James Edwin Campbell (1867-1896) was born in Pomeroy, Ohio.
He was a poet, educator and journalist. Campbell created dynamic verses in "Gullah" dialect that were praised for their originality, realism, authentic voice, and spirit.
Although Paul Laurence Dunbar is credited with popularizing verse in dialect, Campbell had been publishing poetry of this type years before Dunbar became successful.
Near the close of the 19th century, Campbell moved to Chicago and was a staff writer for the Times-Herald. He also wrote articles and poems for other periodicals. Like his predecessor, Dunbar, Campbell died of pneumonia at an early age. He was 28.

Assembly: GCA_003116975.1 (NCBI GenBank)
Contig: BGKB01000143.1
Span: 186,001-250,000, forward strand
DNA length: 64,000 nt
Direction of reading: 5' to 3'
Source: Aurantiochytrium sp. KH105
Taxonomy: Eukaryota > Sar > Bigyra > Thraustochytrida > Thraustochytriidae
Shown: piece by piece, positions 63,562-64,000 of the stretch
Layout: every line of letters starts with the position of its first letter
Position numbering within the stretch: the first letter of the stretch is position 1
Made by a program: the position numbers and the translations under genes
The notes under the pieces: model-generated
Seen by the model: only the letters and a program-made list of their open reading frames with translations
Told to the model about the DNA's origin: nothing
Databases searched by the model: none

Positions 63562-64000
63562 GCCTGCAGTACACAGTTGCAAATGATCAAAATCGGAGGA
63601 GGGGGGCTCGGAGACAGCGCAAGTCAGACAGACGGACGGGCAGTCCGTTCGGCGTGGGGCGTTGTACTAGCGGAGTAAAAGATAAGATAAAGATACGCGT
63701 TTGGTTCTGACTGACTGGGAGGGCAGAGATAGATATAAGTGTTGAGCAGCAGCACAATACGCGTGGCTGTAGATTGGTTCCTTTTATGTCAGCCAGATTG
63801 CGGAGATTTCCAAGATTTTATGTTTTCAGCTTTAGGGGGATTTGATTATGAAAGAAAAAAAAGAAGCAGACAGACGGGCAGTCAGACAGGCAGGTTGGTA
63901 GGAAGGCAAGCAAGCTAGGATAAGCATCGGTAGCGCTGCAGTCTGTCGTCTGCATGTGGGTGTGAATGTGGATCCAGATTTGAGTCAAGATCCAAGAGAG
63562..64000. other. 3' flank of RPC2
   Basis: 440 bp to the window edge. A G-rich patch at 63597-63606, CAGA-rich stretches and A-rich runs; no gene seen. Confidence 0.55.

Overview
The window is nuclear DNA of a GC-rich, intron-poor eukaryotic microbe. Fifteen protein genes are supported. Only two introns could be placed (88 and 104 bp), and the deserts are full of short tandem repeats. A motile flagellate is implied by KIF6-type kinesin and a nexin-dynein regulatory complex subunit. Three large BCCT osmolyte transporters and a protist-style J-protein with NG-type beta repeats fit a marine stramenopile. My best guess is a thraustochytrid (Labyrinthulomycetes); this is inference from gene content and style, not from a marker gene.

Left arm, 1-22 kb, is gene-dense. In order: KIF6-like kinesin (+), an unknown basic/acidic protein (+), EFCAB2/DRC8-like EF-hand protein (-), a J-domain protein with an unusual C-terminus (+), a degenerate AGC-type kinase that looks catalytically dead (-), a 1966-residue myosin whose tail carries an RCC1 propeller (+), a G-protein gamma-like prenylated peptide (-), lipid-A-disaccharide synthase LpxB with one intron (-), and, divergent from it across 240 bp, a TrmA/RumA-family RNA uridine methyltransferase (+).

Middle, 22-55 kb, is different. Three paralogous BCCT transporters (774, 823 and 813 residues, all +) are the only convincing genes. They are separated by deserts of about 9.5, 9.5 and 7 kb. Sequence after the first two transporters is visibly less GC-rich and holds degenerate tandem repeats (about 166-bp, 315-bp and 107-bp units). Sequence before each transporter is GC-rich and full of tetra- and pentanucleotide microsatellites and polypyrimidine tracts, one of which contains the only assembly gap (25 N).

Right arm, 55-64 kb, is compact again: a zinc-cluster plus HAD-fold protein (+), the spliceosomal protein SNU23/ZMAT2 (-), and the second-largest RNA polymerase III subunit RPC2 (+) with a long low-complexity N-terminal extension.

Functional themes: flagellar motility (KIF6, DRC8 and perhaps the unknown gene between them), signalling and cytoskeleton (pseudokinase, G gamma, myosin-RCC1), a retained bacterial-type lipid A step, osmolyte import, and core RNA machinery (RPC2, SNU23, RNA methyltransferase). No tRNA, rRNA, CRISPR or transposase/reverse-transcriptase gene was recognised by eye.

Campbell wrote two volumes of poetry. "Driftings and Gleanings" (1887) and "Echoes from the Cabin and Elsewhere" (1895).
To read more about this early Black poet and sample his poetry GOOGLE his name
Thursday, August 27, 2015
8/28/1952 - RITA DOVE - was born in Akron, Ohio.
She is a highly acclaimed poet, author and college professor, who served as the Poet Laureate of the U.S. from 1993-95.
She won the Pulitzer Prize for Poetry in 1987 for her collection "Thomas and Beulah." She also served as the Poet Laureate of Virginia from 2004-06.
8/30/1852 - Henrietta Cordelia Ray was born in New York City.
She was a poet, writer, teacher, and activist.
She received national acclaim when her poem "Lincoln" was read at a dedication ceremony in Washington, D.C. in 1876. The event was attended by Frederick Douglas.
See "POET PROFILE" this blog dated 1/3/15 for further biographical info on Henietta Cordelia Ray.
*** SPECIAL NOTE: These two poets were born almost exactly 100 years apart.
To read their bios and sample their poetry GOOGLE their names